What a life Robert Moore King, Sr. lived! He was born in the small town of Waukegan, Illinois, reared in the small city of Joliet, Illinois, and lived his adult life in the somewhat smaller city of Waco, Texas. But make no mistake, Bob made a big impact wherever he lived.
Rev. Thomas Moore King and Lillian Ann Warren King bore their last child and only son, Robert Moore, on July 20, 1935. Because T. Moore King was the national secretary for the National Baptist Convention, Bob was bounced on the knee of the then president of the Convention, Martin Luther King, Sr. Musically gifted like his older sister Thomasina, Bob had a golden voice. He attended Joliet Township High School. Because of his race, he was originally forbidden from joining certain parts of the school vocal performance program; however, after protesting, he appeared in his first opera in the high school—the first African American at his school to do so.
Bob graduated from Joliet Junior College in 1955. Upon graduation, T. Moore asked Bob if he wanted to get his bachelor’s degree from Morehouse in Atlanta, Georgia, or from Bishop College in Marshall, Texas. Bob, recognizing his passion for justice and equality, chose Bishop, reasoning that he might be killed in racial confrontations in Atlanta. He enrolled into Bishop in 1955. As a youngster, Thurgood Marshall, examined Bob, “You’re going to be an Alpha, right?” Daddy affirmed and made good on that promise at Bishop in 1956. He also joined the Bishop choir, where he soon became a lead soloist. On the bus during a choir trip, he heard the distinct voice of beauty from Waco, Texas. Though he tried to hide it with jokes, he was smitten with Doris Jean Friday. They were married on August 15, 1958, after both graduated from Bishop.
Soon after the wedding, Bob departed for Germany, by way of Fort Hood, Texas, having been drafted into the Army earlier in the year. He proudly and honorably served our country until 1961. Soon after his discharge and return to the U.S., Bob began work with the Veterans Administration Office, retiring from there in 1994, having attained GS 13 during his tenure.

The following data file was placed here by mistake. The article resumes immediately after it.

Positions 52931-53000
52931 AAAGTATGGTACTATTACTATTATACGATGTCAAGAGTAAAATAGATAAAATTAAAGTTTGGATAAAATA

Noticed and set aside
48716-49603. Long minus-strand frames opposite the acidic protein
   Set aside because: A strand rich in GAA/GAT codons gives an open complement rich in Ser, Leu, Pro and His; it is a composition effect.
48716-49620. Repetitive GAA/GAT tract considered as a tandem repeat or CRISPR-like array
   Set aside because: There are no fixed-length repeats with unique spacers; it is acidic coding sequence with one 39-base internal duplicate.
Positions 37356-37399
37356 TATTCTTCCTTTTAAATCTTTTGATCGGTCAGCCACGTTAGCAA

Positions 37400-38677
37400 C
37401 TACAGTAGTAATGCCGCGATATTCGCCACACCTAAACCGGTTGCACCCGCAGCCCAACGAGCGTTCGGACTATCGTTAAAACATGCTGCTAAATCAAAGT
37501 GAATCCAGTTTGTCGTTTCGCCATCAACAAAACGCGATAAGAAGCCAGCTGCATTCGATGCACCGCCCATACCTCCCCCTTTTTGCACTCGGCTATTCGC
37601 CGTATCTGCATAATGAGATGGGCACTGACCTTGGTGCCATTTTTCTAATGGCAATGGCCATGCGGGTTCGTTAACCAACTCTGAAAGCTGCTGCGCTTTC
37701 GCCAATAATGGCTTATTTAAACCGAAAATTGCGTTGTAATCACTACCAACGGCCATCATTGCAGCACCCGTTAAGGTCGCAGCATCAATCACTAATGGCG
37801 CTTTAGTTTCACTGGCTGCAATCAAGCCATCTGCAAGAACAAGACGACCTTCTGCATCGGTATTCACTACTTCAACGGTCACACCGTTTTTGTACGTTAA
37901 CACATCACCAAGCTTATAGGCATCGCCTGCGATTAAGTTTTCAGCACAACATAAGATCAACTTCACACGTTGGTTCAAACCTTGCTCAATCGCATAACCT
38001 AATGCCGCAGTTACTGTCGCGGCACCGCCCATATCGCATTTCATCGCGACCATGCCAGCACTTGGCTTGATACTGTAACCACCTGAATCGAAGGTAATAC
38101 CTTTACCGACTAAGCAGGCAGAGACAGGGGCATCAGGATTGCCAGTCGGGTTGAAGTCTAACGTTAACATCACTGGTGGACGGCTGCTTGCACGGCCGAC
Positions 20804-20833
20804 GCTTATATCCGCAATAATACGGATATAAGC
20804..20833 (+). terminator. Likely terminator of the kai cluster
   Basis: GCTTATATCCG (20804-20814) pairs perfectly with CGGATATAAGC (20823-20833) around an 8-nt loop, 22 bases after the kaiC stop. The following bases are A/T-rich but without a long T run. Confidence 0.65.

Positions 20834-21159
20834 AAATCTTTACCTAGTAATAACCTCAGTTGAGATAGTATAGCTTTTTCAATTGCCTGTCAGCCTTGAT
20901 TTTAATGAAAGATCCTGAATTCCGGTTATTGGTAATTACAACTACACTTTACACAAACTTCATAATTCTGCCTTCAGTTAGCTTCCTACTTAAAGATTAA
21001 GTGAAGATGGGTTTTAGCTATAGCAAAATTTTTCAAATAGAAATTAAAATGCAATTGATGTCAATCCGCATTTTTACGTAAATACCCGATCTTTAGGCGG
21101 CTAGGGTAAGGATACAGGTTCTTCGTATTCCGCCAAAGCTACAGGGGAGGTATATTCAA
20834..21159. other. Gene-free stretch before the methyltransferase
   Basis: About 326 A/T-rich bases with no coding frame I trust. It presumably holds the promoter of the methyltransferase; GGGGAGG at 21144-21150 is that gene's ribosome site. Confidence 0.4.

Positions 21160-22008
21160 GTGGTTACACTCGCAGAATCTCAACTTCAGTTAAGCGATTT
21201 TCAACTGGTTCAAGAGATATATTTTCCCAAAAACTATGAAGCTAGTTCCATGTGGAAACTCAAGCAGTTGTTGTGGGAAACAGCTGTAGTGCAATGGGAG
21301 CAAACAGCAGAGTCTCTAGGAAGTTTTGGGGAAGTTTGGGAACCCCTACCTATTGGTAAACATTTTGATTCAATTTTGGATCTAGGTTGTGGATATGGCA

Bob also joined New Hope Baptist Church. He became a deacon and continued in that role until his passing. He also began one of his greatest passions: directing the New Hope Baptist Church Choir. Bob fashioned New Hope’s into a show choir, filling New Hope with sounds of excellence weekly. The choir concerts filled the balcony of New Hope with people savoring the sounds of “his” choir. Under his leadership, the choir recorded its first and only album. His musical exploits did not stop at New Hope, however. Bob was cast in several musicals and operas in Waco, demonstrating his huge vocal range from singing rich bass as Joe in Show Boat, to belting as a sonorous tenor as Porgy in Porgy and Bess.
One of the lasting contributions Bob King made was his work in the Civil Rights Movement, helping to bring equality to African Americans in the Waco area. Bob, along with others, received assistance from the NAACP Legal Defense Fund when the LaVega School District fired all but one of its Black teachers en masse. Bob encouraged and led Black families to boycott, keeping their children out of school. After several days, the School District capitulated, because of the financial losses which accompanied the loss of the students. Bob continued to lead these and similar efforts without pay, despite receiving credible threats upon his life, which at one point led to FBI surveillance and protection.